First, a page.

"I fell in love with drawing at the age of 19. That was a while ago. Since then hardly a day has gone by without drawing something I have seen or imagined. Drawing has given me the ability to capture stories and characters I see all around me, and I love that illustrating gives the opportunity to translate these everyday observations into recreating imagined worlds for authors.

I love stories with atmosphere, history or suspense, especially if those stories give me the opportunity to create strong characters and new spaces and places. I love short stories, books set in powerful landscapes, or rural and pastoral environments. I would love to illustrate classics such as Wuthering Heights, Jane Eyre, Jamaica Inn, The Secret Garden or Tom's Midnight Garden. To be able to illustrate for Linda Newbery and Siobhan Dowd in books that deal with nature and landscape has been a gift in recent years and has reinvigorated my passion for the illustrated novel."

 

Sources: us.macmillan.com  and elizabethroy.co.uk 

Interviews and Sneak Peaks

I have a special place in my heart for illustrated novels. They can often provide a much more intimate experience than novel written strictly in prose, especially when the illustrations are alluring and thought provoking. When explored in depth, the detailed images can draw you into the story, the atmosphere, and the minds of the characters. I am reminded of Brian Selznic's lovely works such as The Invention of Hugo Cabret and The Marvels, and while Pam Smy's illustrations definitely express the story, they are heavier and more harsh than Selznic's. Perhaps that is a result of the medium being heavy ink, and is certainly fitting for the eerie story of Thornhill. In addition, I found it curious that each chapter is divided by several blank, black pages.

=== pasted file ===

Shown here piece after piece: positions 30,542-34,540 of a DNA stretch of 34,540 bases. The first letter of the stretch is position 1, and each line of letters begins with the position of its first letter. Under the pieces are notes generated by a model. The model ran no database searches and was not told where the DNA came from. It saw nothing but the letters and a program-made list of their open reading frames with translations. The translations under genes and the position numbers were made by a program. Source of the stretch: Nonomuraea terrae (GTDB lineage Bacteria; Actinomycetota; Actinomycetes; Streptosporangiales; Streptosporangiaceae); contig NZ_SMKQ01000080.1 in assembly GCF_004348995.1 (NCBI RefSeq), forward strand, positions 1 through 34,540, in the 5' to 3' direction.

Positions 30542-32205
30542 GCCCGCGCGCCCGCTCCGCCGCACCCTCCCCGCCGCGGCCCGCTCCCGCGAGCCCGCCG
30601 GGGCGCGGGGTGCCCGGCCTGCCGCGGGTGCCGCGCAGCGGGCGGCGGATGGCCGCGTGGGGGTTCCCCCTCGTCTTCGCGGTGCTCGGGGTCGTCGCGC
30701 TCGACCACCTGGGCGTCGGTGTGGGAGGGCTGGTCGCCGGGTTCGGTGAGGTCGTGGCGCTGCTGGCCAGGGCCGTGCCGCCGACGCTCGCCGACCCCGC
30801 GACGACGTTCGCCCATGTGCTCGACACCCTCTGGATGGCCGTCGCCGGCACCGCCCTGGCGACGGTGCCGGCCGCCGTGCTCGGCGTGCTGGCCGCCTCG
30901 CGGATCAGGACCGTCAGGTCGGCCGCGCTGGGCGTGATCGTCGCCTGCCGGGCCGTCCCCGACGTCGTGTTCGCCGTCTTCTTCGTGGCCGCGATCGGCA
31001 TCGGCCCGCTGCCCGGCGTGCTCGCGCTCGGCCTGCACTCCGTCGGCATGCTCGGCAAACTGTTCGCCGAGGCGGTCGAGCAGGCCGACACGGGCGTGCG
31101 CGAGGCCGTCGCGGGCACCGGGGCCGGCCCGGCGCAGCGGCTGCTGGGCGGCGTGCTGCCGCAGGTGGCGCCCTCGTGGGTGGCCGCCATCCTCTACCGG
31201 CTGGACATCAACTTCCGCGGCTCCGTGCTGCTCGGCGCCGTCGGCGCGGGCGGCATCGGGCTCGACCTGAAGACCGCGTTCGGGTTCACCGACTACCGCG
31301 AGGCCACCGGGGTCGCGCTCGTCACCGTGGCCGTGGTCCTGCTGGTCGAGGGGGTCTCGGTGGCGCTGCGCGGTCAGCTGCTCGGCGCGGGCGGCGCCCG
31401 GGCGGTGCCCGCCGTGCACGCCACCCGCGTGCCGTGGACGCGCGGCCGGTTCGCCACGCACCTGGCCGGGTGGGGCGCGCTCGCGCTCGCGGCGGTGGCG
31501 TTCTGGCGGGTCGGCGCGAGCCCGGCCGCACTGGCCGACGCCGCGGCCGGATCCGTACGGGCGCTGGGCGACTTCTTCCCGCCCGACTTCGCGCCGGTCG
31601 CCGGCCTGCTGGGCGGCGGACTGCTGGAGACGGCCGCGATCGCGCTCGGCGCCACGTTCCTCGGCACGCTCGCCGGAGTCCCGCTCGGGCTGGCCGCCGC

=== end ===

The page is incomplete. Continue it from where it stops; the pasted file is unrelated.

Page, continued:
Listen in on this fascinating conversation with Pam Smy, wherein she describes her craft along with the origins, intent, and development of her first illustrated novel, including an explanation for those blank, black pages!

A Conversation with Pam Smy
Publishers Weekly PW KidsCast
Illustrator Pam Smy discusses ‘Thornhill,’ an eerie novel told in alternating written and visual narratives, about a girl named Ella who is mysteriously drawn to an abandoned building near her new home.
 
 

 
 

A Glimpse Inside

Discussion Questions

Source: Novel Gobblers Book Club

  1. Have you read other books by this author?
  2. Did this book remind you of any other books you've read?
  3. What do you think of the book cover? Does it represent the book well?
  4. Was the story what you expected it to be? Were you pleased or disappointed?
  5. If you listened to the audiobook, did you enjoy the narrator? Why or why not?
  6. Was the plot predictable? What were some of your predictions and were they correct?
  7. What did you find unique about this story?
  8. Were the characters believable and lovable?
  9. Were there any moments in the book surprised you? Did you feel suspense? Did the story hold your attention?
  10. Who were your favorite secondary characters?
  11. What did you like or dislike about this book?
  12. Is there a moral to this story?
  13. What do you imagine Prince Cakes taste like?
  14.  Do you have any favorite quotes from the book?
  15. Will you look to read other books by this author?

Happy Reading!